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Facial Rejuvenation Acupuncture: A Brief History
FRA dates back to at least 960 AD during China’s Song Dynasty, and was known as Meirong, which translates to beauty, or cosmetology. The principle behind this ancient healing art is obvious and time-honored: beauty comes from within. Aside from improving the face’s natural color, acupuncturists and clients assert that FRA also diminishes wrinkles and promotes collagen production, which reduces the appearance of sagging skin. It does so, by taking advantage of some powerful traditional acupuncture points that have been used for millennia to improve energy, relieve excess fluids, overcome painful conditions, and restore overall health and harmony.
Diagnosing the Body by Treating the Face
FRA offers a non-surgical, non-invasive method of visibly reducing signs of aging; by boosting circulation and restoring balance to the body – the technique can repair the sort of cellular damage that’s directly connected to the aging process. The technique typically comes with a lifestyle consultation. After a client shares his or her concerns with their therapist, needles are utilized in specific areas of the face, scalp, hands, feet and legs to increase blood and lymph flow, and to strengthen the immune system.
“Facial rejuvenation acupuncture is based on Chinese medicine’s theory of body imaging, which states that every organ of the body is represented on the face,” says acupuncturist Bina Jangda, who works out of San Francisco’s Stillpoint Wellness Center. This also includes a person’s endocrine system, circulatory system, central nervous system, and other crucial functions of the body, which can all be perceived on the face. In fact, acupuncturists specializing in FRA can often link lines and furrows in the face with stress and imbalance in other areas of the body. Specialists also relate the muscles of the face to particular human emotions, so according to Jangda, understanding the role of facial expressions, in conveying both emotion and disposition, is key to the practice of FRA.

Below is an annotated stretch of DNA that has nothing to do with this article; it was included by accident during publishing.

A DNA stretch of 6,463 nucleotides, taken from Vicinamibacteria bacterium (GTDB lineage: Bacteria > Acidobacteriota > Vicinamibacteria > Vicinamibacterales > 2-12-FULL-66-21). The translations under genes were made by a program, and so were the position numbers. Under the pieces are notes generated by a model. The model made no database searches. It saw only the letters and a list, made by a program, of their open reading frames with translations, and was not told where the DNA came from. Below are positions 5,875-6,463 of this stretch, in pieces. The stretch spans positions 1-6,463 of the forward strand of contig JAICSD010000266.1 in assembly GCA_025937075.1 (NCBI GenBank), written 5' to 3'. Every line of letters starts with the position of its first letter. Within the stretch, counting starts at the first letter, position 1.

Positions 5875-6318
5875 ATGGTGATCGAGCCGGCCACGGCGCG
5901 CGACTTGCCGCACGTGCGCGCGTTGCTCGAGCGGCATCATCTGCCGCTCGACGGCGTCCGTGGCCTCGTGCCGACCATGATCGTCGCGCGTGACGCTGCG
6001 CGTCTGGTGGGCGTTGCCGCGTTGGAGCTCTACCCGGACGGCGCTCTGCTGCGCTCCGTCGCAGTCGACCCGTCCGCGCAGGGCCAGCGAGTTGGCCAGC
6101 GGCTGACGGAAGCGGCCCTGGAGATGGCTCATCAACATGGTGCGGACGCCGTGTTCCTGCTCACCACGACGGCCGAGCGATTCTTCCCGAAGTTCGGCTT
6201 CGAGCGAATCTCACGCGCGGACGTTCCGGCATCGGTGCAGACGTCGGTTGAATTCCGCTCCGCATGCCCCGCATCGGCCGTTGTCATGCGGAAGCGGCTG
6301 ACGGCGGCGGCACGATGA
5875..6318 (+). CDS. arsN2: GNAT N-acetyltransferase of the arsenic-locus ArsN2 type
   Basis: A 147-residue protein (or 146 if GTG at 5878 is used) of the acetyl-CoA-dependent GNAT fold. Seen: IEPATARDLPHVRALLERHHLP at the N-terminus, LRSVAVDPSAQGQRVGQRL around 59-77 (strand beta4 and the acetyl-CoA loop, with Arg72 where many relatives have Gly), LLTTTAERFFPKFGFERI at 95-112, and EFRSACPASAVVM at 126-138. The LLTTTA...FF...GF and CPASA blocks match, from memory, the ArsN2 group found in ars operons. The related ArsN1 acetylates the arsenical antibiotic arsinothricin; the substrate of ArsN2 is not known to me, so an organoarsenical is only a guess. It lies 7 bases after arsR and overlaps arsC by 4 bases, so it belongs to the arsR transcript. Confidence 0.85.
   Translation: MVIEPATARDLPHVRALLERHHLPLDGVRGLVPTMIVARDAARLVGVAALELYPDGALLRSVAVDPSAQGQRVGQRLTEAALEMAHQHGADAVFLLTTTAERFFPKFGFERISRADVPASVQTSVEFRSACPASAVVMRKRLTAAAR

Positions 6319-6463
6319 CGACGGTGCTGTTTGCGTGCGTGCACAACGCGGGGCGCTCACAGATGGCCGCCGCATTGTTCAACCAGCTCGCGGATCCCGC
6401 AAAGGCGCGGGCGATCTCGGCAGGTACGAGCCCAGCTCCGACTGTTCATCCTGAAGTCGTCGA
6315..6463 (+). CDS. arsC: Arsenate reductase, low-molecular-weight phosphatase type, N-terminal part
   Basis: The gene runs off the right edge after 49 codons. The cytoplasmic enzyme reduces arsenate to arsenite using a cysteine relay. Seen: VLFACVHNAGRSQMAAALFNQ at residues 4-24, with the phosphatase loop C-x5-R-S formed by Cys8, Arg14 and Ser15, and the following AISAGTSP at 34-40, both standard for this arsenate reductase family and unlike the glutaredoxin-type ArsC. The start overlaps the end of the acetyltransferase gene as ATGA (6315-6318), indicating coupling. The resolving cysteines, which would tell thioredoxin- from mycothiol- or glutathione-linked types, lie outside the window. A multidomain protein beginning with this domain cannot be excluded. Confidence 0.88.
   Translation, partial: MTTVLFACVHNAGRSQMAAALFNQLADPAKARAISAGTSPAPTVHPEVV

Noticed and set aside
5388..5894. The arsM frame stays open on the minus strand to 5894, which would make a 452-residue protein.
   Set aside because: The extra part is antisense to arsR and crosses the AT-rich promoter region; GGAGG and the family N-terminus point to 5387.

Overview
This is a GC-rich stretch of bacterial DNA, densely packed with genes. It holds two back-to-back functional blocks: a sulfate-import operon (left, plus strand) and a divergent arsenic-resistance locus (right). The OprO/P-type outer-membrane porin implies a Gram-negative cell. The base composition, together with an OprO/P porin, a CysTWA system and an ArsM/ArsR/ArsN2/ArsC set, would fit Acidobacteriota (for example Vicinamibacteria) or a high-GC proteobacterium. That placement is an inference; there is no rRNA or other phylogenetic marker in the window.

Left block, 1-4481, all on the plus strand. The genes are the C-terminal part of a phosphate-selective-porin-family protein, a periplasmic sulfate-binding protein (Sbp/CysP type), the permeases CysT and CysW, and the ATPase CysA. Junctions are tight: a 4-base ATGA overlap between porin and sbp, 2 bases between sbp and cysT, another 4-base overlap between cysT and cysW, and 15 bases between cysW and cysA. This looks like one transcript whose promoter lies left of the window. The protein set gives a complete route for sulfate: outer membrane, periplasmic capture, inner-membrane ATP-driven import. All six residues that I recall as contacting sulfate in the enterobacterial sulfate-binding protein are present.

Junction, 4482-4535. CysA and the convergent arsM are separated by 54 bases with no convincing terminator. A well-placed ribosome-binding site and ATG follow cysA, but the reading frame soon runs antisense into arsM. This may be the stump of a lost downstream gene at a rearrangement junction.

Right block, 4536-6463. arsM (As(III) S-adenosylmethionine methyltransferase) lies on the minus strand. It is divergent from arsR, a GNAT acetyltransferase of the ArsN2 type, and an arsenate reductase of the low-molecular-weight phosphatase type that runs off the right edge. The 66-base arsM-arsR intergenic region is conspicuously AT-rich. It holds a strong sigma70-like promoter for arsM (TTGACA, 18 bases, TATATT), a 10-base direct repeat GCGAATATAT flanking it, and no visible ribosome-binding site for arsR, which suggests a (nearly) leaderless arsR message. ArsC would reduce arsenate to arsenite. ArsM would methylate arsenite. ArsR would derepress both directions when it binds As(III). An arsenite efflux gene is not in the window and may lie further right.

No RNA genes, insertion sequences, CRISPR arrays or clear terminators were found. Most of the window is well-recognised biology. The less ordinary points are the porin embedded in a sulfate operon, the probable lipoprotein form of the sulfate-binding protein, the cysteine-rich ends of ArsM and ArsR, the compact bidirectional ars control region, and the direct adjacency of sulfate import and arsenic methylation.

Acupuncture as a Natural Alternative to Botox and Dermal Fillers
While FRA’s effects are not simply confined to the face (in fact, acupuncture points all over the body are chosen, based on individual diagnosis), needles inserted into the face affect collagen and elastin production, which slow down considerably in a person’s late twenties. Both proteins affect the durability and elasticity of the skin, which are degraded by prolonged sun exposure and aging; however, acupuncture offers a viable natural method of stimulating cell regeneration.
‘‘While dermal fillers and Botox can temporarily lift sagging flesh or fill in unsightly lines, they don’t change how the body fundamentally reacts to stress, because you are treating the problem superficially rather than constitutionally,” says Jangda. Additionally, while Botox and dermal fillers only target small, specific areas of the face, FRA’s rejuvenating effects can be seen all over one’s face. Of course, unlike invasive plastic surgery, acupuncture cannot straighten a crooked nose or change your bone structure, but it can improve your appearance while providing overall health benefits and maximizing your inner vitality.
Tamara Hutchins, a licensed acupuncturist and founder of the Zen Redhead Facial Rejuvenation Acupuncture Clinic in Denver, Colorado, tells patients who are contemplating plastic surgery that FRA is a method that will place their skin at an optimal level.
“After the facial acupuncture, the patient knows truly what their skin is capable of looking like, naturally. And if patients decide they want to undergo a surgical procedure, facial acupuncture helps them heal faster and look more natural,” says Hutchins.